– ‘Have you won the lottery?’
– ‘I wish I could do what you do.’
These are sentences that I often hear. Now that I have traveled full-time for 1½ year, I want to share details about how much it costs me to live this way.
But first, let’s take a look at a few snapshots from my life since I left on July 6th, 2016.
MY EXPENSES IN DENMARK
Let me start by telling what I had for regular expenses at home in Denmark. Here I had an old (cheap) 145 sqm/1560 sq ft house from 1856 in the countryside. And here are houses cheap in that area. I paid about 134,000 Euro/$ 162,000 for it. My car was not flashy – a leased Hyundai i30.
Nevertheless, the fixed expenses each month rose to around € 2950/$ 3560 with insurance, water, heating, electricity, internet, cable, etc..
This figure I will put up against expenses for transport and accommodation.
LIVING COSTS WHEN TRAVELING VS HOME
Of course, there are also living costs (food and pleasure), but those are not higher while traveling compared to Denmark. Living costs in Denmark are markedly higher than most of the places I visit.
For the most part, I choose to live somewhere with a kitchen so that I can cook myself, but it’s clear that I eat more out now. And at the restaurant prices in most of the places I’ve been, can hardly be done cheaper than cooking myself.
Also, when you have a house or apartment you often go shopping and buy a lot of things – just because you have a place to ask. At least I did so. For example, I had a ton of kitchen appliances and tools that I didn’t really need.
As I’m out of Denmark, I’m not covered by the Danish health service. Therefore, I have taken out an insurance covering all the health and the valuables I travel with. It costing me € 4700/$ 5665 per year (around € 390/$ 470 per month). It may sound like a lot of money, but considering that there are also distinct tax benefits in connection with being out of Denmark, it’s not that bad – and a necessary expense.
So let’s compare the fixed costs from my life in Denmark (€ 2950/$ 3560) with what I’ve spent on transportation and accommodation per month in the first year and a half.
The average is € 1250/$ 1500 and adding the insurance I’m on € 1640/$ 1975 per month. So almost half my fixed expenses living in Denmark.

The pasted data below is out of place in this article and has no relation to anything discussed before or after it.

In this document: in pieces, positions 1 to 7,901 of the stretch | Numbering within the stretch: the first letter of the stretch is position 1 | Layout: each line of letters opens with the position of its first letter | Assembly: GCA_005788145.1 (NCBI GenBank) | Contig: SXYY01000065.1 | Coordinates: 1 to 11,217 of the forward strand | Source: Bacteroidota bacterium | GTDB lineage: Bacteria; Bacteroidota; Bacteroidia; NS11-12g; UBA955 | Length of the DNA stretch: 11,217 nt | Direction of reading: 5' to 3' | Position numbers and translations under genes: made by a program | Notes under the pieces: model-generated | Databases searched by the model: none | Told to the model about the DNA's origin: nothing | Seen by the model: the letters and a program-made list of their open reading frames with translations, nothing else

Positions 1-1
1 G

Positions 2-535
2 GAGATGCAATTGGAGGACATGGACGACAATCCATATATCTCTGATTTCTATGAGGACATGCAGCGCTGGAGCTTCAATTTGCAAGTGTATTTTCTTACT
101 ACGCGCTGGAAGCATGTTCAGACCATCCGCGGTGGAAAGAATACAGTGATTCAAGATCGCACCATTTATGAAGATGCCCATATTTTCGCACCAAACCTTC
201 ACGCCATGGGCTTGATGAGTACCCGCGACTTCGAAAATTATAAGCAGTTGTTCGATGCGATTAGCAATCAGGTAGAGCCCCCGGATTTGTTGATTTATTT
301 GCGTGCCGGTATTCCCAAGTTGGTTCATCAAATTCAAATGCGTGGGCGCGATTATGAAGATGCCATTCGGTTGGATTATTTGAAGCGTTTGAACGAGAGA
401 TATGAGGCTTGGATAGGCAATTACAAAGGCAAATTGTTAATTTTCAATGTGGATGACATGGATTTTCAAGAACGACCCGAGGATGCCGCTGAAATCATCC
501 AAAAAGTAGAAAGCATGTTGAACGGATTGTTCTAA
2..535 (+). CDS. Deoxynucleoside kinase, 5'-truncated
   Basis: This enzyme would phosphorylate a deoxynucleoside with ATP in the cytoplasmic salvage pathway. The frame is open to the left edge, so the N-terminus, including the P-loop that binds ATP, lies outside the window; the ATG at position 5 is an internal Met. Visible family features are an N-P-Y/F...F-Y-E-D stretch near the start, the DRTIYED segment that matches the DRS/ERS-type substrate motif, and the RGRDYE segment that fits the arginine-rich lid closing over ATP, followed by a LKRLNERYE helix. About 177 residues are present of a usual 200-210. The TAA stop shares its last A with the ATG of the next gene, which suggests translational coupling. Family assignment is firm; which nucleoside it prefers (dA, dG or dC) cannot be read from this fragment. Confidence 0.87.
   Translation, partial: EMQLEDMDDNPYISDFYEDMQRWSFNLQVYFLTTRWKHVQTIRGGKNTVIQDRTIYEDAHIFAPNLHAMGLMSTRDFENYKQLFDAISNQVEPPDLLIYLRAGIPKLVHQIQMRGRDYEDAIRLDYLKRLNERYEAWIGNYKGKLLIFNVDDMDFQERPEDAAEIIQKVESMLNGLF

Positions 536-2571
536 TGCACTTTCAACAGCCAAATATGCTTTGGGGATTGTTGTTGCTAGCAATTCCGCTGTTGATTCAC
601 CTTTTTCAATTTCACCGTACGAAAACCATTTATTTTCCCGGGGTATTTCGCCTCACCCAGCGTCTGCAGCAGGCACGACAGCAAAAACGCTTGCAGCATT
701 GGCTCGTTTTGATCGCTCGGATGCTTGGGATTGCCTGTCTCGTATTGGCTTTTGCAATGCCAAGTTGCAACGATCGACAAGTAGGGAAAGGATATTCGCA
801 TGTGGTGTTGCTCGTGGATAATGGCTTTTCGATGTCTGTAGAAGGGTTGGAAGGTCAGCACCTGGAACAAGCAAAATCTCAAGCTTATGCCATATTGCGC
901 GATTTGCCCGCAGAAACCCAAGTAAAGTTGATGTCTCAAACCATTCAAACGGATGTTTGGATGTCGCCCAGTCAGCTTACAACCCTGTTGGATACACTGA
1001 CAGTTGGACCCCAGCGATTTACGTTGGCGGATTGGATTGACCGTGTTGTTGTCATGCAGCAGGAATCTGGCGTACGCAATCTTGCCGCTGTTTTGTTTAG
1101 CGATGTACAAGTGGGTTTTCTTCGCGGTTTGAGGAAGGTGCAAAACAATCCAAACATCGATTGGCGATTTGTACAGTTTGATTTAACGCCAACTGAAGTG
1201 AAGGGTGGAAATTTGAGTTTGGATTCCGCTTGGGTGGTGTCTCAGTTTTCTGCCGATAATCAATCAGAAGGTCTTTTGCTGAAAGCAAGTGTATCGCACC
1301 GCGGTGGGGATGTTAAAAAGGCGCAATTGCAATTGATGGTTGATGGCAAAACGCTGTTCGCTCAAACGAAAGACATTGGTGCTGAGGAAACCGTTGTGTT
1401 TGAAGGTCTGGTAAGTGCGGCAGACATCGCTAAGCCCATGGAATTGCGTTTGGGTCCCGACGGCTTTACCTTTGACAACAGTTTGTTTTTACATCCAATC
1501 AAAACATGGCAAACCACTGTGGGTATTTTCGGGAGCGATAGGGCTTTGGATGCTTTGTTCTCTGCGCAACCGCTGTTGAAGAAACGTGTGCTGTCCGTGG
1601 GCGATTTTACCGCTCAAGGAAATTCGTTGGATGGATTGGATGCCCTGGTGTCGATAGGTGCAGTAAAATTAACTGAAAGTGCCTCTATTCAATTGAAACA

FIVE MONTHS STAND OUT
As you can see, five months that stand out as a bit more expensive. The two most expensive were March and April 2017. It was while my youngest daughter traveled with me for four months and I had invited my eldest daughter to visit us in Japan. So there were some extra expenses for airline tickets. Also, Japan is a rather expensive country.
In October 2016 I was in Abu Dhabi and Dubai, where I spent a lot more on accommodation, and in October 2017 I was in Denmark to do some work. Here I rented a car and stayed a week at the hotel in connection with this assignment.
At the other end, September 2016 stands out. Here I was a month in North Carolina, where I did not have to pay rent at all. I was “Housesitting” and took care of a house, two dogs, and watered the plants.
If we take these five months out, the average ends at € 1490/$ 1800 including insurance.
I STILL WORK
As you probably know, I’m still working. I am a business owner running my production company, Radioguru, where I produce radio advertising (for Danish customers), podcasts (for both Danish and international customers), providing sound design and voiceovers for online videos as well as television and cinema commercials. Also, I’m involved in a few different projects, which also generates a smaller income for me.
HOW I LIVE
I try to stay away from hotels. Especially chain hotels are very similar around the world (when I do that, I primarily use Hotels25.com, which searches many hotel search sites at the same time). But I prefer living like the locals so I primarily useAirbnb.com. Sometimes I choose to book the entire place and sometimes I just book a room at a local which of course also is cheaper. I even use hostels.
Often, I can negotiate a lower price of accommodation.
It’s very rarely flashy places I stay at. I have a limit of around € 40/$ 50 DKK 300 per night. In some places, it is much cheaper and I also allow myself to spend more if I feel that I deserve to be spoiled with a little luxury.
About transportation, it has been by any means. Planes, buses, trains, ferries, hire cars, shared taxis or even tri-cycles / tuk-tuks. Here, where I am now (North-West Africa) I have, for example, chosen to go “overland” – not to fly. This is partly because it is a huge adventure (although it is much more challenging), but primarily because it’s cheaper. Even MUCH cheaper.
I do not live in luxury, but comfortably. If you are (younger) backpacker, you can certainly do it much cheaper than me. Being on ‘the good side’ of 50, I allow myself (for the most part) a little better than dorms at hostels.
MANY CAN DO THE SAME
So to go back to the two sentences at the start: No, I have not won the lottery. This lifestyle is not for everyone; some have other dreams and other priorities. But many will be able to live in this way. Of course, it requires that you can be location independent (work everywhere). But there are many possibilities and often you can create a work you can do anywhere. And then you have to just throw yourself into it. If you have the opportunity to create a job where you do not depend on where you are, then it should not be the economy that stops you.e economy that stops you.